Data governance by itself is a complicated procedure that is further compounded when performed in the cloud. In essence, data governance has the same principles and main components, regardless of whether data is stored on-premises or in cloud data stores. However, the execution approach needs to be different to reach the same data governance goals.
In this post, we will examine why and how cloud data governance differs from traditional data governance and why it’s complicated to keep cloud data well-governed.
Data Governance Is Still The Same
Data governance has the same goals, regardless of the data location. Data governance aims to ensure that data is safe, secured, protected, reliable, documented, controlled, and evaluated.
Different organizations may have different immediate data governance concerns; for instance it could be to build healthy processes around data handling, to improve operational efficiency around data, or to increase data accessibility in the organization.
Regardless of these the cornerstone of data governance remains the same. View this guide for a complete discussion.
- Accountability, the buck has to stop somewhere. For effective data governance, there must be established and credible accountability.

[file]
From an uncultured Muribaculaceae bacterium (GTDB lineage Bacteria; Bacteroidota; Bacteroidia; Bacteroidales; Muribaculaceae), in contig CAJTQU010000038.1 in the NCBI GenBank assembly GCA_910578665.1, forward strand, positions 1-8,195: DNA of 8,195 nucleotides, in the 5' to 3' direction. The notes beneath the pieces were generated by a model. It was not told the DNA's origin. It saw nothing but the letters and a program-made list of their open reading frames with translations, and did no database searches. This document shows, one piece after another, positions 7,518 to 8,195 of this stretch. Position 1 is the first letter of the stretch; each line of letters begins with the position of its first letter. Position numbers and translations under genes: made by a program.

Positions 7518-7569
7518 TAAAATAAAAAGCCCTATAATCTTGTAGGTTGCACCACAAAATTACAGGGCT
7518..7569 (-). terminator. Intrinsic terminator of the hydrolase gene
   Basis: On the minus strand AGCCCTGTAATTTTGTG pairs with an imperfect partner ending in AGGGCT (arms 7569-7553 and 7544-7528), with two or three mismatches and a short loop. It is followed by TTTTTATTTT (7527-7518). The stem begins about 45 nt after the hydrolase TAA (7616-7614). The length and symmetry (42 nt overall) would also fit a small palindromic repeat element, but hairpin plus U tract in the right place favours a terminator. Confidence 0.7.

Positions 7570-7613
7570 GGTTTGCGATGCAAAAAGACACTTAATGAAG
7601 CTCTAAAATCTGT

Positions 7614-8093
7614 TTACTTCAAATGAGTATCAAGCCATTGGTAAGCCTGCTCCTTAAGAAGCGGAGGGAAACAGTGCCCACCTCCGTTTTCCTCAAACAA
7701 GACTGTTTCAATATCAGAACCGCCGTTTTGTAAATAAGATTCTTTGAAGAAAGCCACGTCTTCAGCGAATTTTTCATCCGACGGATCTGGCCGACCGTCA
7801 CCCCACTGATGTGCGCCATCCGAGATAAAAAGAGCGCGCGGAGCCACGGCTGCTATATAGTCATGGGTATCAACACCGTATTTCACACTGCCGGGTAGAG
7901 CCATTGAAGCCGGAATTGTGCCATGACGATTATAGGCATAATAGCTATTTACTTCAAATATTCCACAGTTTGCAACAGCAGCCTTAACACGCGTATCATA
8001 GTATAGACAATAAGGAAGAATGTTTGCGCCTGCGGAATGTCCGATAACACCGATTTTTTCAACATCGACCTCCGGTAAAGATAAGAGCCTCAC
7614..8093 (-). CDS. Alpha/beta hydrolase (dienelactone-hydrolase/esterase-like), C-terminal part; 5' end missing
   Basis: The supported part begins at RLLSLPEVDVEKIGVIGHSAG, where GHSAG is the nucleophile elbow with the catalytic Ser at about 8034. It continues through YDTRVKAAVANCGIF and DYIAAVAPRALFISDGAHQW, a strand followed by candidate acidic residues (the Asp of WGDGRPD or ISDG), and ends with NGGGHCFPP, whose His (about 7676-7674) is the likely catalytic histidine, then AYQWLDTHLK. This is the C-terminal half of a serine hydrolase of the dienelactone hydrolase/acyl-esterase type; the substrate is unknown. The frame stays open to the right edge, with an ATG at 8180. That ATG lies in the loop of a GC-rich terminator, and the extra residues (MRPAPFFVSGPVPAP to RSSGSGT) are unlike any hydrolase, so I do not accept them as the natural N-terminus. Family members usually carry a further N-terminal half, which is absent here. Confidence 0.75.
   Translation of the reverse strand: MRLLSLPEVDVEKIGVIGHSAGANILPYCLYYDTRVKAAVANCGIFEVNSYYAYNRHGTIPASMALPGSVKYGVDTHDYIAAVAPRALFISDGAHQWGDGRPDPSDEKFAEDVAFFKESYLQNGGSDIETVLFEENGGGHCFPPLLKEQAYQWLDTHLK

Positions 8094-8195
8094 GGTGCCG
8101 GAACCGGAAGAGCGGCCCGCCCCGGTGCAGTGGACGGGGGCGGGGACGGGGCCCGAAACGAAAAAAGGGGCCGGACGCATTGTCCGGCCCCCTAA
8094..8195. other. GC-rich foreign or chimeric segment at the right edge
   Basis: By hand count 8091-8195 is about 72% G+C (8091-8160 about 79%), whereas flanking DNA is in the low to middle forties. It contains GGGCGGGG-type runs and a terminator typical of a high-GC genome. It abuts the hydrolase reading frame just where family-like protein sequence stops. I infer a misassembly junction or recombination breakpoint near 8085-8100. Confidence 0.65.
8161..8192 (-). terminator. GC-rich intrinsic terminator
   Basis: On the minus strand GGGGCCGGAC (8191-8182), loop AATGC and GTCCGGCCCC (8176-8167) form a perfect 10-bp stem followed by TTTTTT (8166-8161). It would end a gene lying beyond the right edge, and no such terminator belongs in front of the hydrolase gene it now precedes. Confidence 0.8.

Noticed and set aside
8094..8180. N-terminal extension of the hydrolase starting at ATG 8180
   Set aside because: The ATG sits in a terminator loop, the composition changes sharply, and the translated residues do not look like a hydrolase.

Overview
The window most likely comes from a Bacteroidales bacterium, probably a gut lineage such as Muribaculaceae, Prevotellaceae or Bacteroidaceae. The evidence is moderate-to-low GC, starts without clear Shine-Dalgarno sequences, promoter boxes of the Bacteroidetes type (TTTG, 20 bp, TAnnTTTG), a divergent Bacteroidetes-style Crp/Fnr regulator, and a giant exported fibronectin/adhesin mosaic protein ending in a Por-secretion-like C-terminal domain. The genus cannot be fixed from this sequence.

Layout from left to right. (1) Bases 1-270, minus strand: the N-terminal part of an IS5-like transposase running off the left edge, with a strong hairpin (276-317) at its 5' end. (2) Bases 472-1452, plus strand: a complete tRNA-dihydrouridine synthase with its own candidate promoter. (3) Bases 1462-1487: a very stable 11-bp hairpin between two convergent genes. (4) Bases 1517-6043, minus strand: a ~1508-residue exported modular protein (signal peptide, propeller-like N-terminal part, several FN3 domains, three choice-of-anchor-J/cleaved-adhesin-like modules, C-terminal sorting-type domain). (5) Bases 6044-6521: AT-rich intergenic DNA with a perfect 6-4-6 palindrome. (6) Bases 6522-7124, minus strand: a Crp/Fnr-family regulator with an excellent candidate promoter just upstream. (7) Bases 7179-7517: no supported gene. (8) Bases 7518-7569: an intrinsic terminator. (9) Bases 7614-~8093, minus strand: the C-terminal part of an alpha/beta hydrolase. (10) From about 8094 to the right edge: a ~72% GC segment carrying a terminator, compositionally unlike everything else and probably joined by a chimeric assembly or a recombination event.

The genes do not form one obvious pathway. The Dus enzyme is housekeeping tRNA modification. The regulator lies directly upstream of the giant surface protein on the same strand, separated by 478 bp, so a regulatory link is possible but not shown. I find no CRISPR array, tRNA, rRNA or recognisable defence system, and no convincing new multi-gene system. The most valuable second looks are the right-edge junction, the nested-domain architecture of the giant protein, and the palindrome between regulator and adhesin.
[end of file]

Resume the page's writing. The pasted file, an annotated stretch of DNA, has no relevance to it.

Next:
- Uniformity of laws and regulations to ensure that the data is secured and handled according to all external laws.
- Entrust data administration to a single anointed individual who is responsible for ensuring that all rules and regulations are reported and followed.
- Ensure that the data is high quality and trustworthy to produce trusted analysis.
- Transparency ensures a permanent record of all governance actions, procedures, and audits.
The Bigger Meaning of Cloud Data
Cloud data is only useful to the extent that it can be effectively managed such that professionals can store, access, and analyze it as necessary with modern technology such as cloud automation. With the large volume of cloud data how to store this information is important. There is no major difference in data governance between cloud and on-premises data storage. The simplistic view is that of course, the storage is different. While this is the most obvious difference; by itself does not have much impact. It’s what this difference leads to that creates the major differences and complications in data governance within the cloud versus on-premises. The difference stems primarily from the fact that cloud data is easily shared and accessed by multiple teams within an organization and shared across partner organizations.
Cloud Data Stores
Cloud data stores enable a more economical way to store massive amounts of data easily. This means that more data of different types is stored by more and more diverse teams within the organization. Such data is distributed, may be intertwined with sensitive data, and is, therefore, harder to govern.
Cloud Data Processing